Image: Wikimedia - Marvin 101 α-Synuclein, expressed primarily in neural tissue, is normally an unstructured, soluble, protein. Under some circumstances, however, it has the ability to aggregate and form insoluble fibrils. A missense mutation in α-synuclein, A53T, was the first defined genetic lesion in familial Parkinson’s disease. Subsequently, α-synuclein was identified as a major component of Lewy bodies, even in the more common later-onset variant of Parkinson’s, which in most cases does not involve a clear family history of the disease. Lewy bodies are also seen in a group of related disorders, synucleinopathies, which may share important pathways of pathogenesis with Parkinson’s disease.
A new study from scientists at Brigham and Women’s Hospital and Harvard Medical School, Università di Padova and Massachusetts General Hospital has now established a role for phosphorylation in the control of α-synuclein neurotoxicity. The group had previously identified Ser129 phosphorylation as a key event in α-synuclein neurotoxicity in a Drosophila model. Ser129 phosphorylation conferred toxicity to α-synuclein without a substantial increase in the number of fibrillar deposits, suggesting that nonfibrillar species of α-synuclein may be neurotoxic.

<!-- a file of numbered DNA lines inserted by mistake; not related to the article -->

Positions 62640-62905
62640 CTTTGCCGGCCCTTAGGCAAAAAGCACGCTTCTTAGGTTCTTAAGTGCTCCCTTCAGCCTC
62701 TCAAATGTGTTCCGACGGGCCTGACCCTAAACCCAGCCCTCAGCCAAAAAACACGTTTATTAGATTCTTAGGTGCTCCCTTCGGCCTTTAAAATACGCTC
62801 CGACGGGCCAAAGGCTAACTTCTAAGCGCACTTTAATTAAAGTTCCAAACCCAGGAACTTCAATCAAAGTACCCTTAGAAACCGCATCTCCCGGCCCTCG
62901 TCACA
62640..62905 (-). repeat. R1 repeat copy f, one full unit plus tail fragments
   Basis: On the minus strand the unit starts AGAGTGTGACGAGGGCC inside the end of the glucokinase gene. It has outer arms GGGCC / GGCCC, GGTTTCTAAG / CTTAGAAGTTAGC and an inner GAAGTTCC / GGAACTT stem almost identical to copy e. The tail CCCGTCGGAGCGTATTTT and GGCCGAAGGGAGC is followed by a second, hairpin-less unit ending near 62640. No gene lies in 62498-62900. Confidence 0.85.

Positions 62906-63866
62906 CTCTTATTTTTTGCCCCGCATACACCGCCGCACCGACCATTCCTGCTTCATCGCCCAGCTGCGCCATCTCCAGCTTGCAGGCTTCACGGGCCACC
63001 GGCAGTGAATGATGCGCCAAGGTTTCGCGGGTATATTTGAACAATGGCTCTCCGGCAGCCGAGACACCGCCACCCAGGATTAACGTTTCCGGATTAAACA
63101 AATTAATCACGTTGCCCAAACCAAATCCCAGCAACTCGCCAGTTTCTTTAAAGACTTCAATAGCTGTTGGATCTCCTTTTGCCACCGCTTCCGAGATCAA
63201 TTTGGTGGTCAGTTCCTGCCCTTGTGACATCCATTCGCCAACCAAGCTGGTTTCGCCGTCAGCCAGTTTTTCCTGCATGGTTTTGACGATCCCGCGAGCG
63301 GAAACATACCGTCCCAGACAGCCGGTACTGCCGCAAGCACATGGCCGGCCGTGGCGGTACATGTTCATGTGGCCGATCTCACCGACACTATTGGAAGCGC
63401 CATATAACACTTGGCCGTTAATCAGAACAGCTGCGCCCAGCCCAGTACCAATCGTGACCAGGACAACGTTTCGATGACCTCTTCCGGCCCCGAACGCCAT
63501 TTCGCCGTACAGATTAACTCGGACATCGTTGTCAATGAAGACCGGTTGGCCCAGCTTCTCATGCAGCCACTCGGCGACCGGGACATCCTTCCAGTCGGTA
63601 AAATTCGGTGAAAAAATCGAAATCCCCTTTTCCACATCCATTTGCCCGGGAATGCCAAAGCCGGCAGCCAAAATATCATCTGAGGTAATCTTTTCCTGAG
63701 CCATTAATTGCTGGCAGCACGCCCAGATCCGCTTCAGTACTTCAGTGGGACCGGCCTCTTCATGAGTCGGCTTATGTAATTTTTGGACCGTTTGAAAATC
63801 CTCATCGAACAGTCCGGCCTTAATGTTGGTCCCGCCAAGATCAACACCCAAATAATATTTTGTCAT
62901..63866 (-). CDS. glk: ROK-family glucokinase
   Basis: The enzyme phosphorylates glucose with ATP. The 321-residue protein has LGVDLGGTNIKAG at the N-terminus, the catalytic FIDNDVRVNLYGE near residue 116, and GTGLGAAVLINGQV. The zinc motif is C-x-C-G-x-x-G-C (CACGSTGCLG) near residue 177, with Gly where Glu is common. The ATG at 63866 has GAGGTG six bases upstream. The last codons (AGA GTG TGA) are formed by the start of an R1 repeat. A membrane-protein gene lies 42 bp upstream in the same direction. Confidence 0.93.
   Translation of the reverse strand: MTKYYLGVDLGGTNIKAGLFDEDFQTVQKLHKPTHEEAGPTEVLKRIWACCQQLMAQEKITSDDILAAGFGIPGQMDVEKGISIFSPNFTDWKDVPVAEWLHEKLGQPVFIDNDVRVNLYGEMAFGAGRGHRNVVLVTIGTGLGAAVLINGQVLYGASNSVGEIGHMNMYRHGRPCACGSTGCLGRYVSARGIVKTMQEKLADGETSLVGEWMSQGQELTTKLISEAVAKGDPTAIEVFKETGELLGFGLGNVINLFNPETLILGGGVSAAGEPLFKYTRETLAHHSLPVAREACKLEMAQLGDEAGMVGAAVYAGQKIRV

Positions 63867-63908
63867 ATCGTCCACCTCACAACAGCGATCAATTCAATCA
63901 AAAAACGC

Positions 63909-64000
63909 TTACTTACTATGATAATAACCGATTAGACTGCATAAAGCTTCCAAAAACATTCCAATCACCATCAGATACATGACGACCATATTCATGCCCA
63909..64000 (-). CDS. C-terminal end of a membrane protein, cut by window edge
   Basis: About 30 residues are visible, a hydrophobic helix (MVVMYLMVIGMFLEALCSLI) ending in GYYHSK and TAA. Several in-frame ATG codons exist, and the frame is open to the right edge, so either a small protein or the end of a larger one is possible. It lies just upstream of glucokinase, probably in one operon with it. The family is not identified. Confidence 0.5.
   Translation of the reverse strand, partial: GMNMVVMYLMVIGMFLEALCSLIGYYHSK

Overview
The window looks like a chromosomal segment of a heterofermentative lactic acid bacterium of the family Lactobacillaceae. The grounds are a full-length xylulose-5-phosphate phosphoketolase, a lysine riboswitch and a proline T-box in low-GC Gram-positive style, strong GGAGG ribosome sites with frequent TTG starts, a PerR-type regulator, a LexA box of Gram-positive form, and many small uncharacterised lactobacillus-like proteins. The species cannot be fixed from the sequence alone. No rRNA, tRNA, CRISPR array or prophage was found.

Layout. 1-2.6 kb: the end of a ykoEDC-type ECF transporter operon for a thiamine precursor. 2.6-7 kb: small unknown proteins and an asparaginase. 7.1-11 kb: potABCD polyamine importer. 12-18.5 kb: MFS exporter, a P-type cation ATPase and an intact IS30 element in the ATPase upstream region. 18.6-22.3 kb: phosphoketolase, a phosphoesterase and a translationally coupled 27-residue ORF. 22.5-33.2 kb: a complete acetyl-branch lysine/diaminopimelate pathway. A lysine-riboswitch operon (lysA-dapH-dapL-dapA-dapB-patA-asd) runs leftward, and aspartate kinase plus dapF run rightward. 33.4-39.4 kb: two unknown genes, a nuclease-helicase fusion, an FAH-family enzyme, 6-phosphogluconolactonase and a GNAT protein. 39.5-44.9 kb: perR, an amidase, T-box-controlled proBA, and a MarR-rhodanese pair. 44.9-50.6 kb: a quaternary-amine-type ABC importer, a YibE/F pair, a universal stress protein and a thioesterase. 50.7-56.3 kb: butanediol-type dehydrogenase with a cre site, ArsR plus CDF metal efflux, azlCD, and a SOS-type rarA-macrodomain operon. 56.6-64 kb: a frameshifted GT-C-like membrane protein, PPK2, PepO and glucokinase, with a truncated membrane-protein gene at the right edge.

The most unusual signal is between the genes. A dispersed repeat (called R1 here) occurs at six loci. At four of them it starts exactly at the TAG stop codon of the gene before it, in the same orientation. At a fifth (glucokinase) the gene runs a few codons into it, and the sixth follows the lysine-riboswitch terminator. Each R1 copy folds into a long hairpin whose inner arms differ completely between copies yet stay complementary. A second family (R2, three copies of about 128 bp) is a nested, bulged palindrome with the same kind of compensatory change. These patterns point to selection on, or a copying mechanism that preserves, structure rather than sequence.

The latest work shows that α-synuclein is also phosphorylated at Tyr125 in transgenic Drosophila expressing wild-type human α-synuclein and that this tyrosine phosphorylation protects from α-synuclein neurotoxicity in a Drosophila model of Parkinson’s disease. Further, the team found that there was an age-related decrease in Tyr125 phosphorylation in humans (as well as in the transgenic Drosophila) and that this phosphorylation was undetectable in the brains of patients who had dementia with Lewy bodies.
The study, published in the Journal of Clinical Investigation, suggests that the loss of protective tyrosine phosphorylation may predispose to clinically relevant α-synuclein neurotoxicity in human disease.